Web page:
Dark clouds over Pyeongchang: North Korea nuclear threat and Russia ban leave Winter Olympics reeling
South Korean unification minister warns another North Korean military provocation could deliver a ‘fatal blow’ to the 2018 Games
Holding the Winter Olympics in a little-known corner of South Korea was never an easy proposition, but a ban on Russia and the latent threat of nuclear war have left the hosts hoping things can only get better.
With less than two months to go, a flurry of problems beyond their control have created a perfect storm for Pyeongchang Olympics organisers as they prepare for the Games at their mountainside headquarters.
Not only has Russia, the top medal-winner at the 2014 Sochi Games, been barred over a major doping scandal, but North Korea has staged a series of nuclear and missile tests while trading threats of war with the United States.
The Games have also been shorn of stars from the National Hockey League (NHL), which is snubbing the event after the International Olympic Committee refused to pay costs such as travel and insurance.
“Dark clouds are hanging over the 2018 Pyeongchang Winter Olympics,” the South’s own JoongAng Daily said in an editorial this week.
Public enthusiasm appears limited in the host country, where unification minister Cho Myoung-gyon warned another North Korean military provocation could deliver a “fatal blow” to the Games.
But as the problems mount, organisers remain defiant. Lee Hee-beom, president of the organising committee, said: “Minister Cho has gone beyond his brief. I find it regrettable. Sport must be separated from politics.”
South Korean President Moon Jae-in lamented that cross-border tensions were “higher than ever” before the Games – but hoped it was like “the darkness before dawn”.
“It will be resolved in the end and this is only a matter of time,” he added according to Yonhap news agency.
Russia’s team was barred by the IOC over a “systematic” doping conspiracy culminating at the Sochi Games, where officials are accused of secretly switching urine samples through a “mousehole” in the laboratory wall.
President Vladimir Putin protested the ban as “political” but said he had no intention of calling a boycott, leaving clean Russian athletes free to compete under the Olympic flag.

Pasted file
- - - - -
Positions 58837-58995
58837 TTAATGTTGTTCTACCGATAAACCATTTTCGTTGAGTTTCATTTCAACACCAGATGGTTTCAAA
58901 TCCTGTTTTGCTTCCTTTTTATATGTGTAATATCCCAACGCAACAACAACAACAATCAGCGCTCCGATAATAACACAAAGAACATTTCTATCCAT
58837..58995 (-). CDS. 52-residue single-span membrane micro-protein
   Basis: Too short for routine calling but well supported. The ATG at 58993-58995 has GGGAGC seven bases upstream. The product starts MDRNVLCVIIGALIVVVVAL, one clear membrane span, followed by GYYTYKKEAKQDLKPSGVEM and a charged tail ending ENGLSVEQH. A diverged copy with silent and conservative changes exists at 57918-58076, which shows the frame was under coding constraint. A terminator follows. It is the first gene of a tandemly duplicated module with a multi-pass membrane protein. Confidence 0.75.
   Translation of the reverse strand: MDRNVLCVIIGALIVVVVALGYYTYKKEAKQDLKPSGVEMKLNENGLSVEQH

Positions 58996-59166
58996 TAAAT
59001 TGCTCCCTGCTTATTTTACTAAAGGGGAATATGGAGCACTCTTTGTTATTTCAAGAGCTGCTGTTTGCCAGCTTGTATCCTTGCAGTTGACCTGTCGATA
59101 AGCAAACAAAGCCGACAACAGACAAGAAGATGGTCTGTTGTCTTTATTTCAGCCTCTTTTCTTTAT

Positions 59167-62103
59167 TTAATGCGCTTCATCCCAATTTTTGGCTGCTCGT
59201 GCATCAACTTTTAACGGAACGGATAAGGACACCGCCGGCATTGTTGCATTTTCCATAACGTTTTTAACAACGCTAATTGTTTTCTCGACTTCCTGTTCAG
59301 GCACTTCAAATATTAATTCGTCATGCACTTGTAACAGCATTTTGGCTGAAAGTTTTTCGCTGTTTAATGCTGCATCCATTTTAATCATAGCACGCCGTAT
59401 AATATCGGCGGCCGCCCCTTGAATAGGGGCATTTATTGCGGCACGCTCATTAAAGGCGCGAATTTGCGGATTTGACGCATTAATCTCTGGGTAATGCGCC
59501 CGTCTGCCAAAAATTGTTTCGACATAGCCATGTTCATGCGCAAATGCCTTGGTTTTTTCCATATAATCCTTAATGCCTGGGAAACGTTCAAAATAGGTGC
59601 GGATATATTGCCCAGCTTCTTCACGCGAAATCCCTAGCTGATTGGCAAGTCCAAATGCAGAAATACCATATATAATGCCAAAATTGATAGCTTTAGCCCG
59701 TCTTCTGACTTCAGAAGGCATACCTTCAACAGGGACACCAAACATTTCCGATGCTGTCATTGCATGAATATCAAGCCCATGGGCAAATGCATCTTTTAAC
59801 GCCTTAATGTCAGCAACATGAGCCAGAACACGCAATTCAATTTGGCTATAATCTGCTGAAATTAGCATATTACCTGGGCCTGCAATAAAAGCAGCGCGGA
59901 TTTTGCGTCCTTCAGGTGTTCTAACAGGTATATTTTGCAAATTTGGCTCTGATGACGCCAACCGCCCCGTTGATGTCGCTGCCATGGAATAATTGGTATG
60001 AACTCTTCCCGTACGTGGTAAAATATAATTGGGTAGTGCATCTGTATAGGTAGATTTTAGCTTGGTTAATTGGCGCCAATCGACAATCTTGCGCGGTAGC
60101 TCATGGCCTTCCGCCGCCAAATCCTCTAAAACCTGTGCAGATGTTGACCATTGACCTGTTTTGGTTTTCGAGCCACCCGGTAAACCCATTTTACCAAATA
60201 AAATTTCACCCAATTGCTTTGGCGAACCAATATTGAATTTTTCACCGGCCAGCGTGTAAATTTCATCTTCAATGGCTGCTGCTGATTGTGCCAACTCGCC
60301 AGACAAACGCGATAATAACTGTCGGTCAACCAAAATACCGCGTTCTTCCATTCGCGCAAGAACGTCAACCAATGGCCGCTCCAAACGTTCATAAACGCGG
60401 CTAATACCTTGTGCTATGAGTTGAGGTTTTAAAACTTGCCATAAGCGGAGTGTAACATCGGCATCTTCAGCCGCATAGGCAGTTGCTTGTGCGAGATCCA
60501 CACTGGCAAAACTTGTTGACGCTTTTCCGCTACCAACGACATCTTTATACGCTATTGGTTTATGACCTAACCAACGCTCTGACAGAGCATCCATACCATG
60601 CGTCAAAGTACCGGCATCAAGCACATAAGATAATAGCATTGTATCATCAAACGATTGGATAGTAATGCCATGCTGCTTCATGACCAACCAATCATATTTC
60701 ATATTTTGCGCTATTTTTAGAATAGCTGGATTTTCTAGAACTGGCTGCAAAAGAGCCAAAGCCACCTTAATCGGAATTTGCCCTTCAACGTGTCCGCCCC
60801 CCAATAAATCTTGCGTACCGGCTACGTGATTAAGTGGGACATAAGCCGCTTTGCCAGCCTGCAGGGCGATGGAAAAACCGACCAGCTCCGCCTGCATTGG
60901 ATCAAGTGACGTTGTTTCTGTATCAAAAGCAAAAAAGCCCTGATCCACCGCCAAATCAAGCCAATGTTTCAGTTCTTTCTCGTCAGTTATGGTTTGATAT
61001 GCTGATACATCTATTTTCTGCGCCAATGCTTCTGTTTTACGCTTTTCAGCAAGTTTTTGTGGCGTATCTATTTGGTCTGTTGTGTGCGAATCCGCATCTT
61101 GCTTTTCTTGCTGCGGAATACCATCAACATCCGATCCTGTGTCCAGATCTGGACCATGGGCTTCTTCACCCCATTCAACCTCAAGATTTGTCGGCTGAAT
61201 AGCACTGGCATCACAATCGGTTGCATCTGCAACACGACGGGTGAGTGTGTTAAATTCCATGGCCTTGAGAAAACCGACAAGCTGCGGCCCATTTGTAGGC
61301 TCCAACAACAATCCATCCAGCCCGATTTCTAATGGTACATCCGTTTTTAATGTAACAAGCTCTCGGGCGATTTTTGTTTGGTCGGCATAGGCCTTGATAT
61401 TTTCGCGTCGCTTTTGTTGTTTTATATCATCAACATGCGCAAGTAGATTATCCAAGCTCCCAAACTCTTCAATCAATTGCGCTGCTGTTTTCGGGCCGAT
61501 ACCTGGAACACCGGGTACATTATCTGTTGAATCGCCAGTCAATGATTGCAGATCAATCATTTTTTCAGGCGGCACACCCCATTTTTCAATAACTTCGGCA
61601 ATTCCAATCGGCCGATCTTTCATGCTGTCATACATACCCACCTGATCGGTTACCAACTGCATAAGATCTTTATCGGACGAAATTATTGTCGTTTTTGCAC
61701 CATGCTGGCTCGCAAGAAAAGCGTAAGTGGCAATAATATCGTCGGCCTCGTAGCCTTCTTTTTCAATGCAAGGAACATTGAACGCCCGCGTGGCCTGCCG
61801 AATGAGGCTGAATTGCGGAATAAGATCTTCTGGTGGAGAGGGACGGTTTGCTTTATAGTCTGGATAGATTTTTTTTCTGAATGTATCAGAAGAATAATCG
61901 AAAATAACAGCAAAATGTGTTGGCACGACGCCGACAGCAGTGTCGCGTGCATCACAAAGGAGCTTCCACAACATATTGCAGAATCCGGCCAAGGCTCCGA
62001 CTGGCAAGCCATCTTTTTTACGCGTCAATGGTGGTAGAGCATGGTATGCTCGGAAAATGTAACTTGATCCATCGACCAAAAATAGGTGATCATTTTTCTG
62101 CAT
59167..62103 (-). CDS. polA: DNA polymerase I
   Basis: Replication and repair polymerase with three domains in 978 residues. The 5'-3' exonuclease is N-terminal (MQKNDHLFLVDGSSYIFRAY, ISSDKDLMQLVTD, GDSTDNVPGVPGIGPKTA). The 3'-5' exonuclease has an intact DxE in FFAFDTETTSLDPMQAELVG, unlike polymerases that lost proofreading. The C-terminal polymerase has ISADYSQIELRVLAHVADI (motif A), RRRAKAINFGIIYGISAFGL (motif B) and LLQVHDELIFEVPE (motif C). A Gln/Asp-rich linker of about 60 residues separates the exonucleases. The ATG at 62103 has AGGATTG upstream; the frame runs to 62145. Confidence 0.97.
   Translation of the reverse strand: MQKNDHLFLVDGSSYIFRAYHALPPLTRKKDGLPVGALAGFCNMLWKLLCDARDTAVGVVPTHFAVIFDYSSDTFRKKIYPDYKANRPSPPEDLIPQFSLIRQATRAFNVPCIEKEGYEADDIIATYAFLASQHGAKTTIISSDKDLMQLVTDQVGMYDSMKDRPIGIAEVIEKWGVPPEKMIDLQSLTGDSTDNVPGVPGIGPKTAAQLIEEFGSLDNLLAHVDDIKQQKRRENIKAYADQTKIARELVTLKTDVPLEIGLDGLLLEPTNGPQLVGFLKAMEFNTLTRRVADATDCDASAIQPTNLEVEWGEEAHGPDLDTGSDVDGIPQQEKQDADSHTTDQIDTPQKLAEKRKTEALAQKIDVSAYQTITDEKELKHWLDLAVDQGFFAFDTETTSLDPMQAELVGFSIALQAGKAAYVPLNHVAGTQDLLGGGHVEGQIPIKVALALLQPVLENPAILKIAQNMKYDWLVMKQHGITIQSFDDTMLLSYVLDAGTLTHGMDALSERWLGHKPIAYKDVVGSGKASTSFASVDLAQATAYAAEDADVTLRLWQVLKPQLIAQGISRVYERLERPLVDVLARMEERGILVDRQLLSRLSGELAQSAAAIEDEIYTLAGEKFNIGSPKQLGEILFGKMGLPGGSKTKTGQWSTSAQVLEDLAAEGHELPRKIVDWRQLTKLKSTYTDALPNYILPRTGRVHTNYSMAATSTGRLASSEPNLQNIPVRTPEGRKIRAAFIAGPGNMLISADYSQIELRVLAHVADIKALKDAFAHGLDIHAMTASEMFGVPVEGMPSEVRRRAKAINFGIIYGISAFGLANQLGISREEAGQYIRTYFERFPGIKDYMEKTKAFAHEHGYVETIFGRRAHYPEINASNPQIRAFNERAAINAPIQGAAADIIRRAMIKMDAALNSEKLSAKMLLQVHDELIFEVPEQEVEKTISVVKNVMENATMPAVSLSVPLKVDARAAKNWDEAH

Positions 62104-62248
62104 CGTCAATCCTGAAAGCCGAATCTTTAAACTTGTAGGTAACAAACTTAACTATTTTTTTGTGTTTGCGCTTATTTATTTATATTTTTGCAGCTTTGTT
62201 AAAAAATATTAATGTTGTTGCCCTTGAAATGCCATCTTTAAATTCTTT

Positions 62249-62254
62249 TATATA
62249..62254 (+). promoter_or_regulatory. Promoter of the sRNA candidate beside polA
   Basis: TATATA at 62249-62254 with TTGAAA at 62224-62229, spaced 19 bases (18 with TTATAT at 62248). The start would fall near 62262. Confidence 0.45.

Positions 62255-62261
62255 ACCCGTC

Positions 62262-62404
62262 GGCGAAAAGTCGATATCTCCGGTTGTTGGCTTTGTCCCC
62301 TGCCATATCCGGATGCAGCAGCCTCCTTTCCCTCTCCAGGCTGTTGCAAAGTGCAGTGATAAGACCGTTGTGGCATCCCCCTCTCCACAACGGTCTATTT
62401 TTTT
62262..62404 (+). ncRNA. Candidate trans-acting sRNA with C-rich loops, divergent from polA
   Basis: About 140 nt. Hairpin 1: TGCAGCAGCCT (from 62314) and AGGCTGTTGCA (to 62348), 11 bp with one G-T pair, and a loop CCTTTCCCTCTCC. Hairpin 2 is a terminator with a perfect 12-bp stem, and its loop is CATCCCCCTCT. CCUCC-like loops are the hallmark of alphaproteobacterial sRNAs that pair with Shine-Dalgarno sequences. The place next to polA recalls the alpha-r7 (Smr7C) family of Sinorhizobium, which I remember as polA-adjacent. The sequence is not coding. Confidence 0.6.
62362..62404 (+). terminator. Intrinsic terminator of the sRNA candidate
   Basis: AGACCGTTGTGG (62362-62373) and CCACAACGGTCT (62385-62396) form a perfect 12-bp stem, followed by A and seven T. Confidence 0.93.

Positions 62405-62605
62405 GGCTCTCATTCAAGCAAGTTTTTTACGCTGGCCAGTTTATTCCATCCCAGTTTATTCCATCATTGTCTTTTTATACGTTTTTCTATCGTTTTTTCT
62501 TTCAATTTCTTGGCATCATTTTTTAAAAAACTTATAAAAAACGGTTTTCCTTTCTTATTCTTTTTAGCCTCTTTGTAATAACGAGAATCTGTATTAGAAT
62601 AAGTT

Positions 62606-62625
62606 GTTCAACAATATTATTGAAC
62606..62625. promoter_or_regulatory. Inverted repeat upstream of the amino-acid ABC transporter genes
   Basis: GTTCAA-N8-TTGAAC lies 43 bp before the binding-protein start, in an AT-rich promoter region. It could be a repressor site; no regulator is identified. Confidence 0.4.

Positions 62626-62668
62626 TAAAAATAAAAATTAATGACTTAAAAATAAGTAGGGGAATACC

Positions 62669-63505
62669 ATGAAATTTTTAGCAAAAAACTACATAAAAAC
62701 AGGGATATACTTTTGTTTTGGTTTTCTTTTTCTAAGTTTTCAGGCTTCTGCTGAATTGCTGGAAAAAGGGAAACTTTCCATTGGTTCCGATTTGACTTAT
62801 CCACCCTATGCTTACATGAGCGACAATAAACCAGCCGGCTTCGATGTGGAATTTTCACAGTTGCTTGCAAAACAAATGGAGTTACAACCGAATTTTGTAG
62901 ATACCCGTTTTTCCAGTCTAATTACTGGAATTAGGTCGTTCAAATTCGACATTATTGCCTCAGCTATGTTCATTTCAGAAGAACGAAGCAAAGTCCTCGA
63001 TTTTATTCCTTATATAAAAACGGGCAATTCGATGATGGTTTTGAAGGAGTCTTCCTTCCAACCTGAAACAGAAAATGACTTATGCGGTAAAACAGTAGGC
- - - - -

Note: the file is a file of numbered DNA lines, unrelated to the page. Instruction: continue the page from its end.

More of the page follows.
Meanwhile, the North’s weapons tests and bellicose, sometimes personal, insults between Pyongyang and Washington have sent tensions soaring on the peninsula and the wider region.
North Korea – just 80 kilometres (50 miles) away from the venues across a heavily armed border – boycotted the 1988 Seoul Summer Games and is yet to confirm its participation in Pyeongchang.
It has not helped efforts to characterise the Games as a “Peace Olympics”.
“The double whammy – North Korea and the IOC ban on Russia – dealt telling blows to our efforts to make the Games a success. But these are beyond our control,” said Yoo Jong-sang, a professor of sports studies at Nambu University in Gwangju.
“As to these outside factors, we have nothing to do but cross our fingers,” he added.
At least the bad news stories have meant increased attention for Pyeongchang, which was previously so obscure it was unfamiliar even to many Koreans.
Its name can also be confused with Pyongyang, so much so that a Kenyan delegate to a 2014 UN conference in Pyeongchang mistakenly flew to the North’s capital, where he was interrogated for five hours before being released.
According to Marcus Luer, chief executive of Malaysia-based sports marketing agency Total Sports Asia, “No publicity is the only bad publicity” for Pyeongchang.
Any major sporting event usually has “some controversial thing going on before it”, he added.
“It comes with the territory. These events are so large, a lot of money is at stake, the world is watching … Once the Games are happening, assuming nothing crazy happens, the focus will be on the Games.”
Organisers are also upbeat about ticket sales, which have improved since the Olympic torch relay began traversing South Korea in November.
As of Sunday, 586,300 tickets out of a total 1.18 million had been sold in South Korea and abroad, organisers said, or 49.7 per cent.
About half of all Olympic tickets are normally sold in the last two months and during the Games, said Pyeongchang Organising Committee for the Olympic Games (Pocog) spokeswoman Lee Jie-hye, so “we don’t expect any problems with meeting the target”.
Luer advised Pocog to focus on the job at hand, and not be distracted by events swirling around the Games.
“At the moment, they just have to stay calm, focus on what they need to be doing and that is running the perfect Games. That is all they can do,” he said.
“What happens before that around the world is really out of their control,” Luer added. “Their job is to host the Games, their job is not to worry about politics.”